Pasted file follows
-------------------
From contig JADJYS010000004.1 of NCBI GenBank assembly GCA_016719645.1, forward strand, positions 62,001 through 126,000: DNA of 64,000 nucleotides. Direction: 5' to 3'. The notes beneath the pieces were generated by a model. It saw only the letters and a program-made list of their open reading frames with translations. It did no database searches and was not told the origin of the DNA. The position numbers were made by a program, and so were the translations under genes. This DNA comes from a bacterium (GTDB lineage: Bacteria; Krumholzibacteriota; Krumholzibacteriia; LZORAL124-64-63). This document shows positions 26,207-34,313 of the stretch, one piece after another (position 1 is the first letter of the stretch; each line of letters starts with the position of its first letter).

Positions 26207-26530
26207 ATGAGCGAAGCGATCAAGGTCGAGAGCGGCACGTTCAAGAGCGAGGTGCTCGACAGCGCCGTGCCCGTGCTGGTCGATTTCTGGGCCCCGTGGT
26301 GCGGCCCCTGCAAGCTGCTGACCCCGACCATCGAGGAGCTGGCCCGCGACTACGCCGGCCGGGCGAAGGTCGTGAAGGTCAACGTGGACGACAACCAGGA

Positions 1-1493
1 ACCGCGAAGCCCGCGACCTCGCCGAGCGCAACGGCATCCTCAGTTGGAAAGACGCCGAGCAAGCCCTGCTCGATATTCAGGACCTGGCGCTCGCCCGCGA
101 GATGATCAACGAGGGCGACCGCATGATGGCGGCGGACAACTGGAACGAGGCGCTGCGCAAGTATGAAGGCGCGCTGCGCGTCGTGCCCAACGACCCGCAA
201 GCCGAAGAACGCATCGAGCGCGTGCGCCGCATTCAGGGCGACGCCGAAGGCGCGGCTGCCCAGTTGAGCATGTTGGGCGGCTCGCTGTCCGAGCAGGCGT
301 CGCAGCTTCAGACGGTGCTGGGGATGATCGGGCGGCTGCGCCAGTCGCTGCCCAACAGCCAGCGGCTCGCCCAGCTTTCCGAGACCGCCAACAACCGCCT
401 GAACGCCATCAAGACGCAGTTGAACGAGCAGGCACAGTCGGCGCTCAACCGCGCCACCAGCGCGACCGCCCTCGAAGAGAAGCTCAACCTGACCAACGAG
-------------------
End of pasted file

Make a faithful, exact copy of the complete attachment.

From contig JADJYS010000004.1 of NCBI GenBank assembly GCA_016719645.1, forward strand, positions 62,001 through 126,000: DNA of 64,000 nucleotides. Direction: 5' to 3'. The notes beneath the pieces were generated by a model. It saw only the letters and a program-made list of their open reading frames with translations. It did no database searches and was not told the origin of the DNA. The position numbers were made by a program, and so were the translations under genes. This DNA comes from a bacterium (GTDB lineage: Bacteria; Krumholzibacteriota; Krumholzibacteriia; LZORAL124-64-63). This document shows positions 26,207-34,313 of the stretch, one piece after another (position 1 is the first letter of the stretch; each line of letters starts with the position of its first letter).

Positions 26207-26530
26207 ATGAGCGAAGCGATCAAGGTCGAGAGCGGCACGTTCAAGAGCGAGGTGCTCGACAGCGCCGTGCCCGTGCTGGTCGATTTCTGGGCCCCGTGGT
26301 GCGGCCCCTGCAAGCTGCTGACCCCGACCATCGAGGAGCTGGCCCGCGACTACGCCGGCCGGGCGAAGGTCGTGAAGGTCAACGTGGACGACAACCAGGA

Positions 1-1493
1 ACCGCGAAGCCCGCGACCTCGCCGAGCGCAACGGCATCCTCAGTTGGAAAGACGCCGAGCAAGCCCTGCTCGATATTCAGGACCTGGCGCTCGCCCGCGA
101 GATGATCAACGAGGGCGACCGCATGATGGCGGCGGACAACTGGAACGAGGCGCTGCGCAAGTATGAAGGCGCGCTGCGCGTCGTGCCCAACGACCCGCAA
201 GCCGAAGAACGCATCGAGCGCGTGCGCCGCATTCAGGGCGACGCCGAAGGCGCGGCTGCCCAGTTGAGCATGTTGGGCGGCTCGCTGTCCGAGCAGGCGT
301 CGCAGCTTCAGACGGTGCTGGGGATGATCGGGCGGCTGCGCCAGTCGCTGCCCAACAGCCAGCGGCTCGCCCAGCTTTCCGAGACCGCCAACAACCGCCT
401 GAACGCCATCAAGACGCAGTTGAACGAGCAGGCACAGTCGGCGCTCAACCGCGCCACCAGCGCGACCGCCCTCGAAGAGAAGCTCAACCTGACCAACGAG